Monitoring the Monitor III

The Catholic Voices Monitor blog has now been altered (yet again - what a rollercoaster!) to read...

'But in reality, Catholics on campus have nothing to fear. The motion's definition of pro-choice ideology is so narrow and extreme, and its actions so brow-beating and authoritarian, that it will show informed pro-lifers who accept that abortion cannot be prohibited immediately -- including the bishops of England and Wales, who advocate incremental restrictions, but realise that a total ban is currently impossible to achieve -- to be the true advocates of moderate, rational and humane principle.'

A vast improvement, but, if I may be so bold, bad syntax. I still believe that no matter what the political climate of the modern age, all Catholic Bishops of England and Wales favour an immediate legislative end to abortion, no matter how unlikely that remains. Of course, I have no right to speak for the Bishops of England and Wales and it is beyond my remit, but then we had been reassured that Catholic Voices does not speak on behalf of the Bishops of England and Wales either. Which one is it? Finally, I think that at some point both the co-ordinators of Catholic Voices and some of the Bishops Conference of England and Wales are going to come very unstuck over their nuanced presentation of Catholic belief. I found this definition of nuance which I found struck a chord. Nuance is actually a PR nightmare. It cannot grab headlines for the right reasons and its so open to misinterpretation that it grabs headlines for the wrong reasons. I cannot believe that with so much experience in the media, the co-ordinators of Catholic Voices are scoring such bewildering own goals. Our Lord didn't establish the One, Holy, Catholic Church to blend in with the rest of the World. He established it to proclaim Salvation and in every age, She is called by the Lord to be a contradiction to the World and to run against the prevailing culture which in every age tries to bury the message of the Gospel and the Messenger and Saviour Himself, Our Lord Jesus Christ.

Comments

gemoftheocean said…
One would have thought they'd have chosen people who could write clear expository prose. One would have been wrong. Be that as it may, it's even worse after you figure out what they were trying to say.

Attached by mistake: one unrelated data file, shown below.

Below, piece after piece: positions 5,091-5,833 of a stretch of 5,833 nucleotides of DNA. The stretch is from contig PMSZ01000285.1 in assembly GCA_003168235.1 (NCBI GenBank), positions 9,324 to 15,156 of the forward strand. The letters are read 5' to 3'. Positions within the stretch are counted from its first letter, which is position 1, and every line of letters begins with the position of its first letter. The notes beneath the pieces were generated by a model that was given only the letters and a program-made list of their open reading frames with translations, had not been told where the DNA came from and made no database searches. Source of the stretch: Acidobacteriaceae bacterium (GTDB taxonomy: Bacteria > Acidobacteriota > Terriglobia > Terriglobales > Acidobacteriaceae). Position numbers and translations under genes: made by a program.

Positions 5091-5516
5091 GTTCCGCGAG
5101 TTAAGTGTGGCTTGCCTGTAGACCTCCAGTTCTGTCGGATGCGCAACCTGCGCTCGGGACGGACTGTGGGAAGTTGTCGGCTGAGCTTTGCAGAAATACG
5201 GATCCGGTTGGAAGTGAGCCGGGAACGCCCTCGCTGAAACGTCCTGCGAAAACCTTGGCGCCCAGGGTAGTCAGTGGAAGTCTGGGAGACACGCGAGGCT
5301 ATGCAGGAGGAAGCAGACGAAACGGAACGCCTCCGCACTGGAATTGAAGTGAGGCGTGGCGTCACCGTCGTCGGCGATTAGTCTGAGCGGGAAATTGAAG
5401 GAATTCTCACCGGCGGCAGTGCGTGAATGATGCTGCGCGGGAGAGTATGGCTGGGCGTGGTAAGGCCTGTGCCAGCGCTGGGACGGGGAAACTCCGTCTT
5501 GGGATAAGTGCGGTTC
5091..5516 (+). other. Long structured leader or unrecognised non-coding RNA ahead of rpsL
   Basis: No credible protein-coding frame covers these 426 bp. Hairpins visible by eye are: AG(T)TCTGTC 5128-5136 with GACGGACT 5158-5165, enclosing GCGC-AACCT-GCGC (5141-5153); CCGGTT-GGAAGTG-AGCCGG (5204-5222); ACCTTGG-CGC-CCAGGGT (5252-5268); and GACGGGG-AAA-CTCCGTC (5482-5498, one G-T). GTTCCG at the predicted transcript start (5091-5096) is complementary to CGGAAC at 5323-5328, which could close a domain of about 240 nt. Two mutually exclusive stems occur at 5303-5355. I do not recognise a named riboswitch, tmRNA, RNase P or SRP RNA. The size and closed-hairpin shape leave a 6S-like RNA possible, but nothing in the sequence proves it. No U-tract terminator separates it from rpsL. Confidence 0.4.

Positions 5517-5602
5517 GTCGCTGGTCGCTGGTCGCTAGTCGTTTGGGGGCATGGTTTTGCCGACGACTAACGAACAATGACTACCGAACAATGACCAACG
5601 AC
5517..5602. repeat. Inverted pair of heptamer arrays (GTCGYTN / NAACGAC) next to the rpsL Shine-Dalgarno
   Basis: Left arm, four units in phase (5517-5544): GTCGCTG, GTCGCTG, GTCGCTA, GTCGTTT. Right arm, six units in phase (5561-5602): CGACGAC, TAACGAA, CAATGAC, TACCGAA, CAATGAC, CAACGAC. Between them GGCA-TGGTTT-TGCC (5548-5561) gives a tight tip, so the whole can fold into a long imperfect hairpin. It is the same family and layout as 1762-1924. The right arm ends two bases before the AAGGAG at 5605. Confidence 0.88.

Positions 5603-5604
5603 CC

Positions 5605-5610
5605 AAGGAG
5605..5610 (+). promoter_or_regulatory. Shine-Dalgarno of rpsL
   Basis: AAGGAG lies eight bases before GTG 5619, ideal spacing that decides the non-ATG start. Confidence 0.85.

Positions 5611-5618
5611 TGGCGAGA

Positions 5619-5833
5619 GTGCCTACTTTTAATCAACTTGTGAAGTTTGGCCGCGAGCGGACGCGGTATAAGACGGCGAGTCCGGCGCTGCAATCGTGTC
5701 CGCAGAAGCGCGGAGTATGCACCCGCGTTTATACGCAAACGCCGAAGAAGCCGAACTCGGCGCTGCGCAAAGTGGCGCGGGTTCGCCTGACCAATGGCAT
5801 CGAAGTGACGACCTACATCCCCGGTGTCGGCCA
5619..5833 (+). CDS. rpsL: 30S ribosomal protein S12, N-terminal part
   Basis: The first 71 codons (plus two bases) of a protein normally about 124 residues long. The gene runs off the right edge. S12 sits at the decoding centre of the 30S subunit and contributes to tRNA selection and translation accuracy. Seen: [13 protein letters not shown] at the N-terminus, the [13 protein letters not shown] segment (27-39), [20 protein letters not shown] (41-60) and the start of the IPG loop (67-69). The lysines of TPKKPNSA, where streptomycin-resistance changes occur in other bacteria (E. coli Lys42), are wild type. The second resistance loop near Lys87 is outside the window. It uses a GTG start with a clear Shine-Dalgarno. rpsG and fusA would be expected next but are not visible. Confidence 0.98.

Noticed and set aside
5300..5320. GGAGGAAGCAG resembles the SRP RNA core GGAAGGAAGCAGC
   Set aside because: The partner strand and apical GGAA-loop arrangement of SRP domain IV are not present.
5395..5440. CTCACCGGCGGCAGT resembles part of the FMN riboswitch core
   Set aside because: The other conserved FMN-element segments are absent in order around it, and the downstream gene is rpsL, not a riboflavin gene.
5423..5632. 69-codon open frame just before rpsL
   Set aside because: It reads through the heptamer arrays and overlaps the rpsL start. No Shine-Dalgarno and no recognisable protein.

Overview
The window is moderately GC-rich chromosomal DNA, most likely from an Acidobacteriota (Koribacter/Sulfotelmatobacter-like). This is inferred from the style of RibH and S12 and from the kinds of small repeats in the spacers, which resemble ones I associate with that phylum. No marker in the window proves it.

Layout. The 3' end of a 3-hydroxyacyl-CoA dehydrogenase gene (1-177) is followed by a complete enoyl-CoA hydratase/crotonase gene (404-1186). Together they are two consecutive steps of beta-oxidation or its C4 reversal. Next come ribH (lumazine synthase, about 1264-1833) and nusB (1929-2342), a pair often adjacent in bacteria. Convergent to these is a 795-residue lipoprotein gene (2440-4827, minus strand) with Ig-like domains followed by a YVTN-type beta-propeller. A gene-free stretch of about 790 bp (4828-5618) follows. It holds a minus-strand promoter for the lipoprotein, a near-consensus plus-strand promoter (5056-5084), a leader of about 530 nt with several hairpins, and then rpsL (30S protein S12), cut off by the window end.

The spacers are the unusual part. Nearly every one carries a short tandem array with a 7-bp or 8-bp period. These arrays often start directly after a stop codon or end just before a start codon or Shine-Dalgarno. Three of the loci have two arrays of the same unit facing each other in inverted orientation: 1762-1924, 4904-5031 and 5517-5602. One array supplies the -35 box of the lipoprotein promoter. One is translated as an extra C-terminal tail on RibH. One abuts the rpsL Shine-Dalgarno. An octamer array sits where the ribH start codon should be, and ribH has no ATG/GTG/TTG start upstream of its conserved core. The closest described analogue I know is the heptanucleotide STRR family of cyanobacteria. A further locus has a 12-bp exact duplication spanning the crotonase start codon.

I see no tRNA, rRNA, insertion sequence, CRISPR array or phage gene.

Anonymous said…
Sorry, just realised I put this on the wrong blogpost...

Our Lord told us to do two things when teaching the gospel. First, 'Preach the gospel boldly' and secondly 'In all your speech be 'yea, yea, nay, nay' (Matt 5:37). If we aren't doing that we can hardly expect our evangelisation to work. Too often our Bishops and now spokesmen like CV have behaved like sorry a**** in front of the cameras or in print and consequently we've evangelised practically no one. Contrast this with the reaction John Sentamu got from the press last weekend when he spoke out against gay marriages. What happened? He got instant respect and people understood very forcefully this was a man to be reckoned with. You could hear the applause in the background. Why? Because he spoke the gospel BOLDLY and he was plain in speech and manner i.e. he did what Our Lord told him to do and behaved exactly as He would. One of Our Lord's chief characteristics was his courage and boldness - people loved him for it. Unless we start imitating Him our evangelisation will fall on stony ground.

If we continue down this track of parsing our words and nuancing everything we are going to come serioulsy unstuck. I've seen Jack Valero faltering on TV on the issue of homosexuality where the interviewer had him squirming in his seat and this CP legislation with the 'missing clause' has the ability to make us look positively Machiavellian. How Jesuitical I can here the audience saying. No, this approach is doomed to failure and Our Lord has told us so. It's 'preach the gospel BOLDLY', not 'be a wimp' and 'in all your speech be yea, yea, nay nay' not 'play jiggery pokery with everything I say and get the best deal you can'.

BJC
Joseph Shaw said…
'all Catholic Bishops of England and Wales favour an immediate legislative end to abortion, no matter how unlikely that remains.'

Yes, but this is no longer denied by the Monitor statement. It simply says that they realise it is unattainable.

The problem which remains, in my view, is the impression that the political impossibility of an outright ban is actually quite convenient, because it helps Catholics to get along with people with more 'moderate' views. Catholics should be working, arguing, organising, campaigning, to make what is currently impossible possible, including by making the case for an outright ban.